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History at the Hay Festival

July 9, 2016

FrankopanSilkRoads (419x640)Post 5 in a series on the Hay Festival

The only history I learnt at school was of the countries coloured red on the map of the world. The rapidly disintegrating British Empire still determined the curriculum.

Historian Peter Frankopan complains that Western education is still limited to Europe, and we learn nothing about the vast area between Europe and the Pacific. Yet this is the area where, for thousands of years, humanity’s most important developments occurred. In that story the recent rise of Western Europe was an anomaly.

Eurocentric history begins with Greece and Rome, and we forget that Rome’s empire was mainly in the East. Frankopan shifts the ‘centre of the world’ to the areas where cities and laws first developed – Iran, Afhanistan, the other ‘stans, and Mongolia. Alexander the Great turned east, not west. The Mongols and other peoples of the east built large, sophisticated empires.

We don’t teach our kids about the millennium from 1 to 1000 AD, says Frankopan. Yet the early Islamic world was affluent, confident and excited by ideas, while Western Europe was a provincial, unimportant backwater with nothing to offer.

A Eurocentric history curriculum limits our understanding of others, he says. We know nothing about most of the world’s population. Few leaders or key people can speak Arabic or Russian. The world is changing fast and we have no skin in the game.

Frankopan seeks a better balance in his new book, The Silk Roads: A New History of the World.

CunliffeBookThe Birth of Eurasia

In another Hay session archaeologist Barry Cunliffe gave us a panoramic view of the networks developed over 10,000 years between the Atlantic and Pacific. His new book is By Steppe, Desert and Ocean: The Birth of Eurasia. He studies the changes driven by humanity’s acquisitiveness and the differing environments in which they live. It’s a grand history of movements of people and the baton of innovation passing from one group to the next – sowing seed, domesticating goats.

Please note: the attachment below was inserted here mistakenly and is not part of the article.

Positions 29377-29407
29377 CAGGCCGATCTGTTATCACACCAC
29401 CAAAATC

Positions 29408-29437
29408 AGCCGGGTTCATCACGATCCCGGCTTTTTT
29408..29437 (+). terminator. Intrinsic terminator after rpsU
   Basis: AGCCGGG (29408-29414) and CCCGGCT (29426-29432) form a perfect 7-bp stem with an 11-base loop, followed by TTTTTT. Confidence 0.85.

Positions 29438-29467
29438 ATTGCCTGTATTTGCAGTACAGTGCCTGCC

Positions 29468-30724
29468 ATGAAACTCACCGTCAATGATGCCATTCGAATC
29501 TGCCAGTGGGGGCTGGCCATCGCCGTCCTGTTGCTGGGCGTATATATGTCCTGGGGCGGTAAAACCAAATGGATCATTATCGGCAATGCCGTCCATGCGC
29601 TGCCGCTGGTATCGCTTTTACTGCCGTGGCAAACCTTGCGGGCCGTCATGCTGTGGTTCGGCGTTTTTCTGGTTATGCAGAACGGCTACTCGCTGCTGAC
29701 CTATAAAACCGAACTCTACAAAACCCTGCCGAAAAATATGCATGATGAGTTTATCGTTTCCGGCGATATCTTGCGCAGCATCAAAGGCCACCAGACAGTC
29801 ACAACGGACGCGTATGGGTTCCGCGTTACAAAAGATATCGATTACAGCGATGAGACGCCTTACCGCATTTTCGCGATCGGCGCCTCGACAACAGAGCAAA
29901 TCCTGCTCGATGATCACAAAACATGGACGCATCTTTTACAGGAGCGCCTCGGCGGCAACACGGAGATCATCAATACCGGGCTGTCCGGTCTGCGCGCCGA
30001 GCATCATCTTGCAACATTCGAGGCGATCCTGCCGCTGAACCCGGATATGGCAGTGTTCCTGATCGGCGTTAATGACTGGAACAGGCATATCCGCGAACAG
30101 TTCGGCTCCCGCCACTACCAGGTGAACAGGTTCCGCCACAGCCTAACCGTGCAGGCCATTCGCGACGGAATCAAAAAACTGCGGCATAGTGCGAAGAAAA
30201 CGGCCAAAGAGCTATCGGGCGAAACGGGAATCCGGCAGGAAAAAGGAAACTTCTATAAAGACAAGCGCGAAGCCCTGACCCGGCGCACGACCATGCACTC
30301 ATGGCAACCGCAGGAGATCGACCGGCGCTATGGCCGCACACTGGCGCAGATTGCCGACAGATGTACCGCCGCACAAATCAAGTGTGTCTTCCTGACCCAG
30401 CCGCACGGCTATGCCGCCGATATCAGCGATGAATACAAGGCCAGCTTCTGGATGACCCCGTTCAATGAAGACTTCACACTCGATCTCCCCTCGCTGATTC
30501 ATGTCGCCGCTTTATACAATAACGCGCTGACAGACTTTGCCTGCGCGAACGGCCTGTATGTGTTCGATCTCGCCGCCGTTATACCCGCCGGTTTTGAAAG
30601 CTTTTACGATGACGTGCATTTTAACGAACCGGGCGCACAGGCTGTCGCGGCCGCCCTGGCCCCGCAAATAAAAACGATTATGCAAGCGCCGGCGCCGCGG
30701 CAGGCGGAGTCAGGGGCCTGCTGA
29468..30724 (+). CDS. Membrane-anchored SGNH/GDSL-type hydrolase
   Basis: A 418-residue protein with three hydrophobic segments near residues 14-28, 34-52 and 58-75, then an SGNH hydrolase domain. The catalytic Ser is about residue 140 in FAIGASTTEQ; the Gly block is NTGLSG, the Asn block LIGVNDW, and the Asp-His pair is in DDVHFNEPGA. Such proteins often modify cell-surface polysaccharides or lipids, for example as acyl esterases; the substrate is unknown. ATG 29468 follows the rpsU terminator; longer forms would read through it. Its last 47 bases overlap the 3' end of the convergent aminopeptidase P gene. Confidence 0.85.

Around 4000 BC at Botai on the Kazak Steppe, says Cunliffe, a young man jumped on the back of a horse and rode it. (How does he know that? Couldn’t it have been a young woman?)  Domestication of horses, the wheel, chariots and cavalry all developed on the Steppe. This led to predatory nomadism and the shunting of peoples along the steppe toward Europe, India and China.

GraylingGeniusThe Birth of the Modern Mind?

Another grand narrative was presented by A C Grayling, based on his book, The Age of Genius: The Seventeenth Century and the Birth of the Modern Mind. He sees the 1600s as the time when the hold of religious dogma and superstition began to weaken and be overtaken by science and reason. Grayling is an entertaining and persuasive speaker and totally convinced me of his thesis, but later I wondered if I was too gullible due to my own ignorance of history – is he simplifying, skipping over evidence that the seventeenth century was one step in a long staircase, rather than a decisive break with the past?

Regardless of this, he is a great performer, and will move on to the Closing of the Modern Mind at the Festival of Dangerous Ideas at Sydney Opera House in September.

stalinStalin and Mao

Simon Sebag Montefiore and Jung Chang did a joint gig at Hay on Stalin and Mao. They described how both loved reading and accumulating books, but denied it to others. Both studied history – Stalin was obsessed with the Tsars. Both used terror to create fear.

Putin sees himself as in the tradition of the great Russian leaders, both Tsars and Communist, says Montefiore. Putin  is super aware of Stalin and believes that Stalin achieved more than all the Tsars. He made Russia great.

The two authors agreed that Russia never had the Chinese seagoing and entrepreneurial traditions. Hence Chinese economy has boomed while Russia’s has stagnated.


changUSMontefiore is the author of Stalin: The Court of the Red Tsar, and Jung Chang and her husband, historian Jon Halliday, wrote Mao: The Unknown Story.

Yet More History …

History made an appearance at many other events at Hay. For example:

  • The history of drug prohibition
  • The four mutations of capitalism
  • The development of credit clubs in the nineteenth century
  • And the “historian of emotions”, Svetlana Alexievich

Some of these will be covered in later posts.

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